1920s and 1930s Women's History
August 26, 1920 - Women's Suffrage Amendment Becomes Law
With the switch of one vote from the anti- to the pro-suffrage, the Tennessee legislature ratified the 19th Amendment giving women the vote, and kicking off the 1920s with a hard-fought victory for women's rights.
Dorothea Lange biography - a profile of Dorothea Lange, photographer of the 20th century, known for her iconic images of the Great Depression
Aimee Semple McPherson
An evangelical missionary preacher, with America and its sinners as her mission field -- when she disappeared in 1926, was she really hiding away in a "love nest" with a man on her radio station's staff, or was she kidnapped? Was she a hypocrite or was she a victim of the media and of those who couldn't stand a woman with such power in a position normally closed to women?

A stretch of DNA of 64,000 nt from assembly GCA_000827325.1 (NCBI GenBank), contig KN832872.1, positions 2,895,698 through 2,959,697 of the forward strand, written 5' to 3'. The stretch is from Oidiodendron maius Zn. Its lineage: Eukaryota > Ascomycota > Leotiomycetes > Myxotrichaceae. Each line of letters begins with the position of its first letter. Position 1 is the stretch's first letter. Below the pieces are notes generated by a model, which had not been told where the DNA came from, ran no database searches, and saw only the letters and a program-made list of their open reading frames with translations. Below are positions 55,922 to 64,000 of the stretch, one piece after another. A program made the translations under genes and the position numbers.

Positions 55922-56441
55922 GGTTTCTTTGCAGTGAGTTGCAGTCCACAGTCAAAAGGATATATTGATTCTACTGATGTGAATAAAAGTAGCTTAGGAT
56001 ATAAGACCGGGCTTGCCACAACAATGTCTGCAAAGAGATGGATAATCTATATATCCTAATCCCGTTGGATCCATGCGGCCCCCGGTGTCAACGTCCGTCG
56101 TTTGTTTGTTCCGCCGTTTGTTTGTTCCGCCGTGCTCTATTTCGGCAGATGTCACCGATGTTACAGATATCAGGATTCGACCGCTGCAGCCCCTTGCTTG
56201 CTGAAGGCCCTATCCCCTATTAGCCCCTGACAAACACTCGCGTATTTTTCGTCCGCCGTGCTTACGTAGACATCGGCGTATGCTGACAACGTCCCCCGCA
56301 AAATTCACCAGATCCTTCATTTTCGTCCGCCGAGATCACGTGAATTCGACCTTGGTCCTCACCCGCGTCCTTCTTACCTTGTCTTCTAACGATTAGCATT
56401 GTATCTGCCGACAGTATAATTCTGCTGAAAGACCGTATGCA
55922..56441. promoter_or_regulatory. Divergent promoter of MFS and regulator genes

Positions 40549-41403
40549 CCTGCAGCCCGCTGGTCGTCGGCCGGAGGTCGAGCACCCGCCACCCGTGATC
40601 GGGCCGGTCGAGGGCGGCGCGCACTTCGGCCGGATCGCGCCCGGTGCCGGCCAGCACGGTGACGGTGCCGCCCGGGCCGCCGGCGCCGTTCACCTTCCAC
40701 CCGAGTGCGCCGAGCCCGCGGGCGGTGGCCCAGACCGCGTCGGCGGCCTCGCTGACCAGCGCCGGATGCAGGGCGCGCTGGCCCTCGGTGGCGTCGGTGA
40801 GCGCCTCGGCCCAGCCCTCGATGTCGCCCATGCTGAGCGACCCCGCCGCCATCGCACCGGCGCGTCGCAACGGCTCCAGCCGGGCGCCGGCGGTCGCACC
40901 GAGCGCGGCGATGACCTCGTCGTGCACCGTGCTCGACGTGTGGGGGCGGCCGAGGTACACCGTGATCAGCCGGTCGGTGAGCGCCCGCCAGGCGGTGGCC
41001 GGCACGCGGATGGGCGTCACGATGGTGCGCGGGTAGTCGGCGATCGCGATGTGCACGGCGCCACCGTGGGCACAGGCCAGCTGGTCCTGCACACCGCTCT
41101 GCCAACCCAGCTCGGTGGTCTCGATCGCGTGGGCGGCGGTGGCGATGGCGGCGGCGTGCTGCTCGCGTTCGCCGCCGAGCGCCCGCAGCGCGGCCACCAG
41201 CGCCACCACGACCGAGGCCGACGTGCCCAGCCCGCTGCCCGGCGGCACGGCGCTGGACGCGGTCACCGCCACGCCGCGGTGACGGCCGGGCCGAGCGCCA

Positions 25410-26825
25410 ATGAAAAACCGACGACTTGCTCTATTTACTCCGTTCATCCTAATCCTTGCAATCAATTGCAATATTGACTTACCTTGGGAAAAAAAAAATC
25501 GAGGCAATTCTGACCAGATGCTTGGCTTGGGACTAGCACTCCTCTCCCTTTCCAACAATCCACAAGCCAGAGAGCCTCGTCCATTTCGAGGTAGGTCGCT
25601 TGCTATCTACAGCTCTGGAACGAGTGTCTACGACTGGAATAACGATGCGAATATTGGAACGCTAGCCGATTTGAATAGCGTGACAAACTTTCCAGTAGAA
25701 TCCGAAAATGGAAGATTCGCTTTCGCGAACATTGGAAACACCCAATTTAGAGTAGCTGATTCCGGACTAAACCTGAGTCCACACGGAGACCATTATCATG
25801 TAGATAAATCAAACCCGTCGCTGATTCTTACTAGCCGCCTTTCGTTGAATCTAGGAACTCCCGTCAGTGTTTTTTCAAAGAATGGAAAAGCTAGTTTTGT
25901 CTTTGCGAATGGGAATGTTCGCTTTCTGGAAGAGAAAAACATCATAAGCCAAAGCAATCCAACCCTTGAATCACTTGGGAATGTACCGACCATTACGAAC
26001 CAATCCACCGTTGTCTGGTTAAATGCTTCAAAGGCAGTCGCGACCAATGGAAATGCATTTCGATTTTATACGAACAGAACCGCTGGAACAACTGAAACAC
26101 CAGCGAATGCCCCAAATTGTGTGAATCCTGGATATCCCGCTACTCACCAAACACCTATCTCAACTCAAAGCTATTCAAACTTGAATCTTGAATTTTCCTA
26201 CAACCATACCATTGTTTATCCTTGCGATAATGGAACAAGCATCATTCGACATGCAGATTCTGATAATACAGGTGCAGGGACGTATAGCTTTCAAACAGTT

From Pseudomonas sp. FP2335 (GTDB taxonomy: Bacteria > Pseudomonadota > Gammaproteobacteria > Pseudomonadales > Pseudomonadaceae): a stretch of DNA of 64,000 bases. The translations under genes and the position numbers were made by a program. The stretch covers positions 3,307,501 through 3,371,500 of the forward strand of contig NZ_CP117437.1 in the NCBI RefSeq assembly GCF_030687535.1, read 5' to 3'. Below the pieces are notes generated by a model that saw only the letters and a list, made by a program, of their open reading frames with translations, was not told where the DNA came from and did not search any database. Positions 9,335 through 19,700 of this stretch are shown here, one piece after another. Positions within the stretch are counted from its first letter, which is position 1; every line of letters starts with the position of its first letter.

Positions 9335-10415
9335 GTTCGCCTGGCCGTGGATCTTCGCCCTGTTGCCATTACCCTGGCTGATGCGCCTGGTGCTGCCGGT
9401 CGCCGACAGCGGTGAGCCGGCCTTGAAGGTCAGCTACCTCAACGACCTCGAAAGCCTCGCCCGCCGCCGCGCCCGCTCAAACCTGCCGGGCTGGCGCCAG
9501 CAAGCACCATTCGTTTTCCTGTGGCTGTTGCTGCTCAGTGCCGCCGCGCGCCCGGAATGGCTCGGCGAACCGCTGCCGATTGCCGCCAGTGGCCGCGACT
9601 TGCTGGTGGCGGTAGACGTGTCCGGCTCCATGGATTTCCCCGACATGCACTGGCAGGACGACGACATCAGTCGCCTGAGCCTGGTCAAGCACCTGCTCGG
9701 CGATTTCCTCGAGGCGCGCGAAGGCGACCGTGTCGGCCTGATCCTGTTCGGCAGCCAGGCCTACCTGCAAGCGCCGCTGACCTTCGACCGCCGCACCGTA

Sewing class, 1928
Sewing class, 1928: photograph from Aiken summer school, Chicago, Illinois.
Flappers and the Roaring Twenties
Jen Rosenberg, About Guide to the 20th Century, on the flapper, the 1920s new woman who voted, drank, wore her hair short and partied.
What Ten Million Women Want
A 1932 article by Eleanor Roosevelt, originally published in The Home Magazine. "We women are callow fledglings as compared with the wise old birds who manipulate the political machinery, and we still hesitate to believe that a woman can fill certain positions in public life as competently and adequately as a man."
Women and the Vote
Fourteen years after women won the vote, Eleanor Roosevelt reviews the present political situation of women and outlines her dreams for the future. From It's Up to the Women published in 1933.
Women Must Learn to Play the Game as Men Do
According to this 1928 article by Eleanor Roosevelt, women need more voice in public life to achieve real political equality with men.
Women in Politics
A 1940 article by Eleanor Roosevelt, on the accomplishments and future of women in public life.